In 1931, Winston Churchill predicted that humanity would eventually “escape the absurdity of growing a whole chicken in order to eat the breast or wing, by growing these parts under a suitable medium.”
In 2019, clean meat companies are doing just that. According to Matt Ball, Senior Media Relations Expert for the Good Food Institute, a number of companies have even succeeded in developing growth media without any animal products, which was once a formidable challenge for the industry as a whole.
What are the challenges facing clean meat companies today?
Ball says that “most companies are focusing on scaling up production” and that “producing growth media at scale is the greatest challenge at this moment.”
Specific companies are also facing their own set of challenges, specifically Aleph Farms as it strives to produce lab-grown steak that has the same taste and texture the consumer is used to. The company claims to have achieved this goal at the end of 2018.
As companies seek to upscale production, they often do not have the benefit of learning from the progress made by other companies in the industry. The advances companies make in terms of growth factors or scaffolding, for example, are often proprietary to the companies themselves.
This is why the Good Food Institute is seeking to fund research that all clean meat companies would be able to draw from. The company is offering $3 million, mainly to researchers at colleges and universities around the world, “for plant-based and clean meat research that will be open-access,” according to Ball.
Ball says research topics will include everything from scaffolding development to engineering growth factors at scale.
While restaurants are currently focused more on plant-based meat due to clean meat’s current lack of commercial availability, Ball is certain that there is a significant appetite for clean meat amongst some of the leading players in the food production industry. Former CEO of Tyson Foods Tom Hayes has even notably said, “if we can grow the meat without the animal, why wouldn’t we?”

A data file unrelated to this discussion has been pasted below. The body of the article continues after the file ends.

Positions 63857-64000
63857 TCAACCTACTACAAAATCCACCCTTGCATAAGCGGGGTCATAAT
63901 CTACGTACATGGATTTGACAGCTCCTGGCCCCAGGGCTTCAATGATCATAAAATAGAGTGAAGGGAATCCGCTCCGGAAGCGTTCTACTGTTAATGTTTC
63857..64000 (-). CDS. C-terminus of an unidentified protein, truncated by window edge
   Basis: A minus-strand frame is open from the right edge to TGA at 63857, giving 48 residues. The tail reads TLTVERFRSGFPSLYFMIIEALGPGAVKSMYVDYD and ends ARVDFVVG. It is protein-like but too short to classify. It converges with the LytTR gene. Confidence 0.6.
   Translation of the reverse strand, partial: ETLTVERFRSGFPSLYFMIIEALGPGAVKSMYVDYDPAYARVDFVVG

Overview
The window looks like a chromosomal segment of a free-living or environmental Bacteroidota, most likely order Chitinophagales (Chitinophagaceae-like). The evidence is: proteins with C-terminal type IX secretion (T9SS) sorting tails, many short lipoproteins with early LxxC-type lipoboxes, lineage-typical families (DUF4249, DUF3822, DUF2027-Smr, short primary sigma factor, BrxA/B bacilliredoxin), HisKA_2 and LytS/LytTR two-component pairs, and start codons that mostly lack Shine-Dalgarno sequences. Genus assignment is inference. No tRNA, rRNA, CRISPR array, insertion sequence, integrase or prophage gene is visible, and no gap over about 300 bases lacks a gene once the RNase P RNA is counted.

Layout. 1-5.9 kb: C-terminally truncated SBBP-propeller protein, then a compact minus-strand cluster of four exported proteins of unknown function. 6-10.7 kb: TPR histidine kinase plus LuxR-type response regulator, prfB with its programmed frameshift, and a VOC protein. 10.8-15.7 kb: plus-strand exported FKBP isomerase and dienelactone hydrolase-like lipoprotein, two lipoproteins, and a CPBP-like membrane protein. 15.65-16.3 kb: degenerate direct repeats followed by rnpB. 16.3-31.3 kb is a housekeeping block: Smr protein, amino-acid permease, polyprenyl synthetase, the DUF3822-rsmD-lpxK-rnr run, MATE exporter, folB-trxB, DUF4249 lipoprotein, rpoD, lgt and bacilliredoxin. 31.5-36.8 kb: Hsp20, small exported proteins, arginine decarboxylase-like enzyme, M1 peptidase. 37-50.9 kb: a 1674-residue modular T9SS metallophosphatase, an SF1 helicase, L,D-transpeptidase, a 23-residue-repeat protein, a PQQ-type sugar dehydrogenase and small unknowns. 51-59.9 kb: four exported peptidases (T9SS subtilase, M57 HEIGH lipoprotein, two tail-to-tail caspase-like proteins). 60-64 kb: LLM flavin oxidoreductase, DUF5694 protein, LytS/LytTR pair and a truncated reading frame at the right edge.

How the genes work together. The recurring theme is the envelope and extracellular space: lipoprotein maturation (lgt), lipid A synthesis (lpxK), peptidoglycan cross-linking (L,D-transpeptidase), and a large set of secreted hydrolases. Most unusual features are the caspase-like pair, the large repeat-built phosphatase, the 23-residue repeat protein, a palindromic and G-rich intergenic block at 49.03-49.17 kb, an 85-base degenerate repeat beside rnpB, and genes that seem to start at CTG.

While Ball says that clean meat is likely years away from anything considered commercial availability, especially considering that some of the most successful plant-based meat companies like Impossible Foods still lack product availability in some areas of the United States despite being up and running for years now, he does anticipate that clean meat will be available to the consumer very soon.
“Depending on regulatory approval, I would expect a company to be selling very limited amounts of clean meat at a restaurant somewhere in the world in the year ahead,” he said.
Clean meat companies are working hard to reach a level in which they can produce product quickly enough to meet demand. Researchers worldwide are pushing towards new technologies to facilitate this process. The future of food, according to Ball, contains foods that look pretty similar to how they look today—just produced in different ways.
While clean meat may not have arrived in Churchill’s predicted “50 years hence,” it is certainly here now. And 50 years from this point, it is quite possible that Churchill’s predicted “parks and gardens” truly will “cover our pastures and ploughed fields.”
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